This methodological article provides a description of the design, methods, and rationale of the first prospective, noninferiority designed randomized clinical trial evaluating the clinical and cost implications of delivering an evidence-based cognitive-behavioral group intervention specifically treating posttraumatic stress disorder (PTSD) with a trauma-focused intervention via video teleconferencing (VTC). PTSD is a prevalent mental health problem found among returning Operation Iraqi Freedom/Operation Enduring Freedom (OIF/OEF) military populations. These returning military personnel often live in rural areas and therefore have limited access to care and specialized psychological treatments. In the field of mental health, telemental health (TMH) technology has introduced a potential solution to the persistent problem of access to care in remote areas. This study is enrolling approximately 126 returning veterans with current combat-related PTSD who are receiving services through the Veteran Administration (VA) mental health care clinics on 4 Hawaiian Islands. Cognitive Processing Therapy (CPT), an empirically supported manualized treatment for PTSD, is being delivered across 9 cohorts. Participants are assigned to either the experimental VTC condition or the in-person control condition. Assessments measuring clinical, process, and cost outcomes are being conducted at baseline, mid-treatment, post-treatment, and 3 and 6 months post-treatment. The study employs a noninferiority design to determine if the group treatment delivered via VTC is as good as the traditional in-person modality. In addition, a cost analysis will be performed in order to compare the cost of the 2 modalities. Novel aspects of this trial and specific challenges are discussed.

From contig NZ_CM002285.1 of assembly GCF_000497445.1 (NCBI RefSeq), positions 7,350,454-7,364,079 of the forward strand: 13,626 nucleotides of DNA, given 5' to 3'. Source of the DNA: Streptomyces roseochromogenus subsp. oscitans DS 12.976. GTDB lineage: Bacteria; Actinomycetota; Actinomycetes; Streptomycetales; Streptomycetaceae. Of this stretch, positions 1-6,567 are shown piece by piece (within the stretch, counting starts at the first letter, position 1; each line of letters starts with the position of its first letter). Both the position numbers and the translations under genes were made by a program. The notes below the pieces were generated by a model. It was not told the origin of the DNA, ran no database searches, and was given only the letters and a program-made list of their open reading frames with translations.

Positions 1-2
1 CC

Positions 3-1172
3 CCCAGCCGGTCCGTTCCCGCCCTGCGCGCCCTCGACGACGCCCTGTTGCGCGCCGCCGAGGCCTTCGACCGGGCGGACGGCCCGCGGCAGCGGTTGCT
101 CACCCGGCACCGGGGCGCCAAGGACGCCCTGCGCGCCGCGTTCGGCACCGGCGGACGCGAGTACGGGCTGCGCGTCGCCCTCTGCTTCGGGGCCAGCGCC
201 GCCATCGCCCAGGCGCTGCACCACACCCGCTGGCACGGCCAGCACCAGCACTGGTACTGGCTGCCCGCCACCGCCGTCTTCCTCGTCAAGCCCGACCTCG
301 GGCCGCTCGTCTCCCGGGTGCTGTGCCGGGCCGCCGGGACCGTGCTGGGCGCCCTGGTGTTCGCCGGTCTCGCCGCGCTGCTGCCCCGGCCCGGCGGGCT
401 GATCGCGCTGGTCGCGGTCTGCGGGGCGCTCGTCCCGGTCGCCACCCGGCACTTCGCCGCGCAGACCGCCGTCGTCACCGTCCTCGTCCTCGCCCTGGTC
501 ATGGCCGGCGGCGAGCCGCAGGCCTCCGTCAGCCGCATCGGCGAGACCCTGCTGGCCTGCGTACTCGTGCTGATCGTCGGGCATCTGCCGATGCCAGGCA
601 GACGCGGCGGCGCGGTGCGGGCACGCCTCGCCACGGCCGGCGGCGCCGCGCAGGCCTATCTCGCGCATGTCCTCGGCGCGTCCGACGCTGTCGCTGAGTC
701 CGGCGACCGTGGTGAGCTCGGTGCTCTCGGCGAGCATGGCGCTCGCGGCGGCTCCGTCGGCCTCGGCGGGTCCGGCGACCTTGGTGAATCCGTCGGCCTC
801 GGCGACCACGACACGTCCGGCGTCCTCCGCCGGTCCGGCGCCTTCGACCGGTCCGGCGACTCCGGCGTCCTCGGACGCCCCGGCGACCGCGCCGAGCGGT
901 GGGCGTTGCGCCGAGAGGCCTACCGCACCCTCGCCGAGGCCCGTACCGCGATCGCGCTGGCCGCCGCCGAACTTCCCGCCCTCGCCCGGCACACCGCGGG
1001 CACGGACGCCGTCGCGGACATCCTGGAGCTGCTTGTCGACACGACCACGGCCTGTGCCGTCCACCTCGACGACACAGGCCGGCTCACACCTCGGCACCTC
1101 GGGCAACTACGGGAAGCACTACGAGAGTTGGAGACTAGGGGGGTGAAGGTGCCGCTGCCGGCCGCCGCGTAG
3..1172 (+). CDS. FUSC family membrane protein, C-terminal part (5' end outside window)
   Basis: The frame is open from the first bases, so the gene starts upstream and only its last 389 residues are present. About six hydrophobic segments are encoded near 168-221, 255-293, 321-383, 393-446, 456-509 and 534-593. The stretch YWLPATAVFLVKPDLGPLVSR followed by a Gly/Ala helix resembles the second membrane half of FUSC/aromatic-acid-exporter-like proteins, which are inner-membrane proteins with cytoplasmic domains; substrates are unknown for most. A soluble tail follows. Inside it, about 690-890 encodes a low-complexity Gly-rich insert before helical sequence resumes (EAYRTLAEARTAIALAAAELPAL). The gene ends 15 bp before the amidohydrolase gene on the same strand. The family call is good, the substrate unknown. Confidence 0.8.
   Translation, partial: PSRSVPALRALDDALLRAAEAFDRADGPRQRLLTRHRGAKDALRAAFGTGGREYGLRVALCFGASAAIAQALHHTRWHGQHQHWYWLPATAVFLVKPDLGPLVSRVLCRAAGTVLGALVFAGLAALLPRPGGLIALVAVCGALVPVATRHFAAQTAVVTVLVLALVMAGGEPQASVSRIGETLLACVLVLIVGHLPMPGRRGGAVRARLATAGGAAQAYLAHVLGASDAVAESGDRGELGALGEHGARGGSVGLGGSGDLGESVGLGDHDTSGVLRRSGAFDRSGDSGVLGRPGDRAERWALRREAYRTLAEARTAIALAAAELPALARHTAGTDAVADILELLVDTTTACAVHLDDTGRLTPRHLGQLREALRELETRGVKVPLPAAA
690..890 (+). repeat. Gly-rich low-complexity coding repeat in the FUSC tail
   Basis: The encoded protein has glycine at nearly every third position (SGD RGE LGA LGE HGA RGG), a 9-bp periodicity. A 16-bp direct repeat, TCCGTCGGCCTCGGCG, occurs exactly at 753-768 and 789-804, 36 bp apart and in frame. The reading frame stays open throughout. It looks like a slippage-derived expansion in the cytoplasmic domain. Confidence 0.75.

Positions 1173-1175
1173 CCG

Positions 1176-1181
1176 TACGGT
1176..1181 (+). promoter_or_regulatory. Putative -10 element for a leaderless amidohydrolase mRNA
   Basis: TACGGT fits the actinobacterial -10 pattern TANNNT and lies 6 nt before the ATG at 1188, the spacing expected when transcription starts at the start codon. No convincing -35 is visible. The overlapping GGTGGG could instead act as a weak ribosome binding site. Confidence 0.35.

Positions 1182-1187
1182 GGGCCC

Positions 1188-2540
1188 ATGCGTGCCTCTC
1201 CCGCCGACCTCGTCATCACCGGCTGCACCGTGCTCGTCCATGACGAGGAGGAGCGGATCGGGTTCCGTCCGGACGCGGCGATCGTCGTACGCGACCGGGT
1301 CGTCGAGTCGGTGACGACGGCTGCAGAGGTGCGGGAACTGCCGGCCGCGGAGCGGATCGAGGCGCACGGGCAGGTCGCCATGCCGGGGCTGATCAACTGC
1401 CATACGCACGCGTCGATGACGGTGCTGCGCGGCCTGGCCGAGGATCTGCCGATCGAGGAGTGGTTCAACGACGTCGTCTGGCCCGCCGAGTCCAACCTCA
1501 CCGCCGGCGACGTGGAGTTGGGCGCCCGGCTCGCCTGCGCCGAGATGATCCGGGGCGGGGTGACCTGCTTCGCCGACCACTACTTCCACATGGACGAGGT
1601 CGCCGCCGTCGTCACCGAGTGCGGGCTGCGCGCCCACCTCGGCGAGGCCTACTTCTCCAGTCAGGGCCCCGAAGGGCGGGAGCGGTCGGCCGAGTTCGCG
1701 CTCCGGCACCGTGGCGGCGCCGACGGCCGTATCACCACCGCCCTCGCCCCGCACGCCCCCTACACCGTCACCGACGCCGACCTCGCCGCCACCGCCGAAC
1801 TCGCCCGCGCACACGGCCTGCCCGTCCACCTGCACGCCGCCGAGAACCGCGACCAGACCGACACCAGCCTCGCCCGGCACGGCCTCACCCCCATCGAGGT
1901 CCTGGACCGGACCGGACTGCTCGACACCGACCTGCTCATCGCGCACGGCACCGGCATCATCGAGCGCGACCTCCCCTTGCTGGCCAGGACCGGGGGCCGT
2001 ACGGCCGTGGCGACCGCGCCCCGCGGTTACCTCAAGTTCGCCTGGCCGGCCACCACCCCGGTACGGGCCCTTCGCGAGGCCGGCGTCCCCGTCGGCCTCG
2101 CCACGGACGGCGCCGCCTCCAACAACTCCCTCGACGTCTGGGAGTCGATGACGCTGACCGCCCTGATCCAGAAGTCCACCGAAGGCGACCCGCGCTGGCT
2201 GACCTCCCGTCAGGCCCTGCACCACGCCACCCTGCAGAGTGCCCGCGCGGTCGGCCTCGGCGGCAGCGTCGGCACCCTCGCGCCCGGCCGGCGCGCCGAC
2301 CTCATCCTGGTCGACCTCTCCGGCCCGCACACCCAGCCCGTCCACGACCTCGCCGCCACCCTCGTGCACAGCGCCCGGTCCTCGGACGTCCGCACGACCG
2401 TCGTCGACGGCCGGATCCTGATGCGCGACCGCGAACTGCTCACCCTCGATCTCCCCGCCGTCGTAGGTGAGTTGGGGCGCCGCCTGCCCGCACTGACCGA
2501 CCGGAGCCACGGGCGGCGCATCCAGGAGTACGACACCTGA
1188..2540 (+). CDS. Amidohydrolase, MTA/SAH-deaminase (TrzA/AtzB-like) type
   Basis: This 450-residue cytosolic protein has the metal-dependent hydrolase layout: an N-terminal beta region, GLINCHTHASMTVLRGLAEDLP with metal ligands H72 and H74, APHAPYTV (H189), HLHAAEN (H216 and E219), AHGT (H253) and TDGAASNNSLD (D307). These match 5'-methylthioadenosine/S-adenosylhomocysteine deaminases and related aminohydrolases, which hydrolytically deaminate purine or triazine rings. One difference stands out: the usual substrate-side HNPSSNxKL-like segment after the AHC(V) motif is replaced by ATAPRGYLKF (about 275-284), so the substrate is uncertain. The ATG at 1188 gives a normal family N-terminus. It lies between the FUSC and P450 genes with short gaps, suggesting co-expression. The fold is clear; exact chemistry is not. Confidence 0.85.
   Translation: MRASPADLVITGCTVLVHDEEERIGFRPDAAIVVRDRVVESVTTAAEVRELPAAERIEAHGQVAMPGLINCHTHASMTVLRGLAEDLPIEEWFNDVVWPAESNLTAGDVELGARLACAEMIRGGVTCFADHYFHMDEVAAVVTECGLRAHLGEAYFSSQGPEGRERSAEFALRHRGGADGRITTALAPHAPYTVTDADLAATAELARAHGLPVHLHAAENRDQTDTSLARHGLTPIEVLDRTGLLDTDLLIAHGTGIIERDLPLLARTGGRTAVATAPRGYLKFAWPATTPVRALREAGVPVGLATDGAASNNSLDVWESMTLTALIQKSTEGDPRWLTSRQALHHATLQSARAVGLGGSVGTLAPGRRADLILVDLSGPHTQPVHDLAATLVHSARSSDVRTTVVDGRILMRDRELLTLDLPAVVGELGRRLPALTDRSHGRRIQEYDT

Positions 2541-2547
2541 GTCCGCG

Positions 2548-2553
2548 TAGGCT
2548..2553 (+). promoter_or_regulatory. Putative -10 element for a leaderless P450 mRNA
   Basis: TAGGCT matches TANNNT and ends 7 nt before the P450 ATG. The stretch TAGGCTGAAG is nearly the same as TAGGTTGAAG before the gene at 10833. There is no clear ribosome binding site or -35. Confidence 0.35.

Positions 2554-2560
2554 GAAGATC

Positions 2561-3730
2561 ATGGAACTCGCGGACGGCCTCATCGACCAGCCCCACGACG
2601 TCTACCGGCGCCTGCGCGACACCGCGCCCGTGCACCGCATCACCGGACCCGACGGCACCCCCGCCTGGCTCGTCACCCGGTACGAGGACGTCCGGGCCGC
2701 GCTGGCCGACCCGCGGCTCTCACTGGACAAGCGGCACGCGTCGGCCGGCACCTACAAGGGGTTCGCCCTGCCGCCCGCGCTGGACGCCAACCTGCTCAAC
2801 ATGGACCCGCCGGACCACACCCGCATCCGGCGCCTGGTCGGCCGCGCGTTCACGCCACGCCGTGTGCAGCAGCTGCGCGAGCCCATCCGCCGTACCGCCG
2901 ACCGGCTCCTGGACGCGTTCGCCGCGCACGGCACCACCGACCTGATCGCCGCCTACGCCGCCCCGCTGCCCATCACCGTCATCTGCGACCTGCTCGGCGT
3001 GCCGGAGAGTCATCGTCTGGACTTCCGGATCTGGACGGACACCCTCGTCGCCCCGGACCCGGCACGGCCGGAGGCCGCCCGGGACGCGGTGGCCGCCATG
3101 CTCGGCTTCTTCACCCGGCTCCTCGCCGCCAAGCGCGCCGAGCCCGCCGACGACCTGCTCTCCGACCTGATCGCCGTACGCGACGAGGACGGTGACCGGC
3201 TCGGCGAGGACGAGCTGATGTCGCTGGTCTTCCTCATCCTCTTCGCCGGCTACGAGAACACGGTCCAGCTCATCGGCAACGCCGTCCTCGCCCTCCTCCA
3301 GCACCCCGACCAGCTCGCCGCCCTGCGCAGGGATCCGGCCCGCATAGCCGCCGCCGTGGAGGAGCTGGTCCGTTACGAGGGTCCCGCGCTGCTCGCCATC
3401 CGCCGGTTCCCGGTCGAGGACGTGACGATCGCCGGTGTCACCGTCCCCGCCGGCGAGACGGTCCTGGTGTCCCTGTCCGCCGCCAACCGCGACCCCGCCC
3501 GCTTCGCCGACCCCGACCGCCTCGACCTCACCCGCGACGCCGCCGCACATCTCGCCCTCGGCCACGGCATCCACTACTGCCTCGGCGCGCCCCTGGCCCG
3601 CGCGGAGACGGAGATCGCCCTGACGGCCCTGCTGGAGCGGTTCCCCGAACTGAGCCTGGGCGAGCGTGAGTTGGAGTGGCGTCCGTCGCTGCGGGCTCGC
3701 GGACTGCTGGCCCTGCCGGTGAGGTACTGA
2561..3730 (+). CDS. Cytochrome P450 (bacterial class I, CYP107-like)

- Military veterans
- Noninferiority trial
- Posttraumatic stress disorder (PTSD)
ASJC Scopus subject areas
- Pharmacology (medical)